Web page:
Weimar Republic Eagle, 1919-1933 (image via Wikimedia Commons)
The origin of the eagle symbol lies in the Holy Roman Empire, during the 10th century, whose rule was represented by the Reichsadler (Imperial Eagle). It evolved into a double-headed eagle, and then a single-headed form became the symbol of the German empire (Second Reich) in 1871. After Germany’s defeat in World War I, the fledgling Weimar Republic democracy sought a new symbol that compromised with both the conservative past and the hopeful liberal present, in an attempt to unify a deeply divided country.
On November 11, 1919, exactly one year after the end of the war, the first President of the Republic, Friedrich Ebert, issued a proclamation declaring the Reichsadler to be the official symbol, combined with the new Weimar colors. This marked the beginning of a very real “flag dispute.” Marketing consultant Hans Domizlaff claimed the right design was critical to moving past the “disastrous spiritual disunity of the German people.” Ebert placed responsibility for design of the emblem itself with the government’s official artistic office, the Reichskunstwart, under Edwin Redslob. Redslob sought designs, including a promising one by Expressionist artist Karl Schmidt-Rottluff. Though this design was unanimously approved, Redslob opted for a more traditional version. The new emblem received instant criticism from conservative corners who disliked its modernist appearance. In 1920, right-wing magazine Rote Hand mocked the new symbol in a cartoon. An upstart politician named Adolf Hitler called the new eagle a “Jewish bankruptcy vulture” and symbolic of the what an “abomination” the new nation was.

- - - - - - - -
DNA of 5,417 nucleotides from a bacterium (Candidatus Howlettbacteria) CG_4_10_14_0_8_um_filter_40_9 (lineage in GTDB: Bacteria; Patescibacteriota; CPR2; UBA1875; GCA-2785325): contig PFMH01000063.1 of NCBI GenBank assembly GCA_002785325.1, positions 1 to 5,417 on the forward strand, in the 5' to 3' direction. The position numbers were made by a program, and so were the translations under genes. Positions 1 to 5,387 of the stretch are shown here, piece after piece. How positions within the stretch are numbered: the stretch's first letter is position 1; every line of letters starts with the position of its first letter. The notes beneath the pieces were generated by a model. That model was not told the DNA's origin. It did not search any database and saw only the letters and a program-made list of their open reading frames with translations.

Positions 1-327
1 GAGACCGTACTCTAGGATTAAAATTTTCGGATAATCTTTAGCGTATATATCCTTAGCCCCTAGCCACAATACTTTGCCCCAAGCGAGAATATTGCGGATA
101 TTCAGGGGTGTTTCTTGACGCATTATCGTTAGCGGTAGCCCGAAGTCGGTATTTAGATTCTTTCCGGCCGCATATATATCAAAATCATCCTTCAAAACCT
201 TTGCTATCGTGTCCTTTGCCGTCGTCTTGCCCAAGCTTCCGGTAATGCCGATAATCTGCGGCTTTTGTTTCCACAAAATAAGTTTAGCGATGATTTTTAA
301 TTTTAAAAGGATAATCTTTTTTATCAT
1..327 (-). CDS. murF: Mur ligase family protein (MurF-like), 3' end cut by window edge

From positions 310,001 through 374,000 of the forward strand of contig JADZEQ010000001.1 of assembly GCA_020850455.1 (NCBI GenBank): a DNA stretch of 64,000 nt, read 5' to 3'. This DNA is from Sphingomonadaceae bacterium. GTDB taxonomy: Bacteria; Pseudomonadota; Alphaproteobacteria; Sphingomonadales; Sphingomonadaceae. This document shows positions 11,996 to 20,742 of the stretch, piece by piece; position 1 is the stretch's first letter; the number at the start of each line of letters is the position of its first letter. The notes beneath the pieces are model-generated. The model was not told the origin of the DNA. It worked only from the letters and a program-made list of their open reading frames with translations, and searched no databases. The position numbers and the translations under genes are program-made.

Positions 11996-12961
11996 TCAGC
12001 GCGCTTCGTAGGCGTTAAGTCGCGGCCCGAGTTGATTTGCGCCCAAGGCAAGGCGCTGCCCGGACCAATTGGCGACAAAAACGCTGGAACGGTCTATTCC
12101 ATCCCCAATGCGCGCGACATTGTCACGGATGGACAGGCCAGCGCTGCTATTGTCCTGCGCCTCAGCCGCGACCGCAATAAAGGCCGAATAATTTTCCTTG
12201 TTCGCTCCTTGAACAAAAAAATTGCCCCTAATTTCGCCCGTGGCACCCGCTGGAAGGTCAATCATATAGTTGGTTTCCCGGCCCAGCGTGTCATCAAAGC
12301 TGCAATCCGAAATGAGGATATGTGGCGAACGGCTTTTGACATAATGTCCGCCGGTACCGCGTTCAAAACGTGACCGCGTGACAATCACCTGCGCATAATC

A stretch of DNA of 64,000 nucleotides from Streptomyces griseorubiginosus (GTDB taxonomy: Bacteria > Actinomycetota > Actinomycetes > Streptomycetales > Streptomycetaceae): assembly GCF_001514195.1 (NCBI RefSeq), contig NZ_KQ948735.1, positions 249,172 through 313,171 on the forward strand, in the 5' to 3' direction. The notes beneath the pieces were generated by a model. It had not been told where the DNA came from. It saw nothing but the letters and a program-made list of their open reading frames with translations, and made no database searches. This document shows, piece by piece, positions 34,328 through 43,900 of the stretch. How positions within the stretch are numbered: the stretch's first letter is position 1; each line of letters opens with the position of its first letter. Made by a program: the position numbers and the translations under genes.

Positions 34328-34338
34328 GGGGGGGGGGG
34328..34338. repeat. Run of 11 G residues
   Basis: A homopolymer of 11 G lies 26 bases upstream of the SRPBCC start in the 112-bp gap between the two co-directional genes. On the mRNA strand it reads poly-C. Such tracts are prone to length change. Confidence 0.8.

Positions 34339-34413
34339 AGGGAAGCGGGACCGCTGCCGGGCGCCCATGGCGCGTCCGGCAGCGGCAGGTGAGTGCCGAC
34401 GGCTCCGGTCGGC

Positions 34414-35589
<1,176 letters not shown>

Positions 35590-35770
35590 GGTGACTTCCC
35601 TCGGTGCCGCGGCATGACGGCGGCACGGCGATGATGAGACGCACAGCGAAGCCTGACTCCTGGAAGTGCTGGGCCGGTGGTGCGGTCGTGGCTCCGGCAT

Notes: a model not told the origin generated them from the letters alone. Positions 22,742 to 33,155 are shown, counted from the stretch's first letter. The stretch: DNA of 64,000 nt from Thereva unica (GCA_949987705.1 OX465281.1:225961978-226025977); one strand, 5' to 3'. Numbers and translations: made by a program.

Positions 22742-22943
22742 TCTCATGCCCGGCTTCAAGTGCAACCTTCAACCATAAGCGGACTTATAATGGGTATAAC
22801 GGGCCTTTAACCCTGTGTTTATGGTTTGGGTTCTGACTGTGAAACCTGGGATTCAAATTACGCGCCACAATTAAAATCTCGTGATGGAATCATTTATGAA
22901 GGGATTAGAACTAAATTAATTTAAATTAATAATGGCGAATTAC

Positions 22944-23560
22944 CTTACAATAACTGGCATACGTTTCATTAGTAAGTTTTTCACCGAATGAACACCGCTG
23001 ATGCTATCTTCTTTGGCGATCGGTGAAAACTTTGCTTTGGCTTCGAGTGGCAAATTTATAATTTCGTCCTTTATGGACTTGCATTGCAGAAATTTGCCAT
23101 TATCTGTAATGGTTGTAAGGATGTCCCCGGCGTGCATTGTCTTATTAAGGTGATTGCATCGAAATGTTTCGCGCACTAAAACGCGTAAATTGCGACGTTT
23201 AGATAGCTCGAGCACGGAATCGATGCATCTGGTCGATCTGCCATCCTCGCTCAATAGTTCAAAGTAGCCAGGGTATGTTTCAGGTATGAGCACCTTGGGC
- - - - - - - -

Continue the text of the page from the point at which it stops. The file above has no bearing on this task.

Thus, it comes as no surprise that Hitler ensured the eagle would be changed at the birth of the Third Reich. The new symbol of Nazi Germany was a brutalist, stylized emblem clutching a wreath with a swastika in it. Importantly, when used as the official emblem of the Nazi Party, known as the Parteiadler (Party Eagle), the eagle’s head was turned to its left, ostensibly facing to the East, the “geographic target of the movement.” The same emblem with the head facing right was used throughout the Reich. The German army adopted the Parteiadler shortly after, and both versions figured prominently on all manner of Nazi flags, awards, and other paraphernalia. This symbol, which during Weimar was intended to unify, watched over the Holocaust and crimes against humanity across Europe.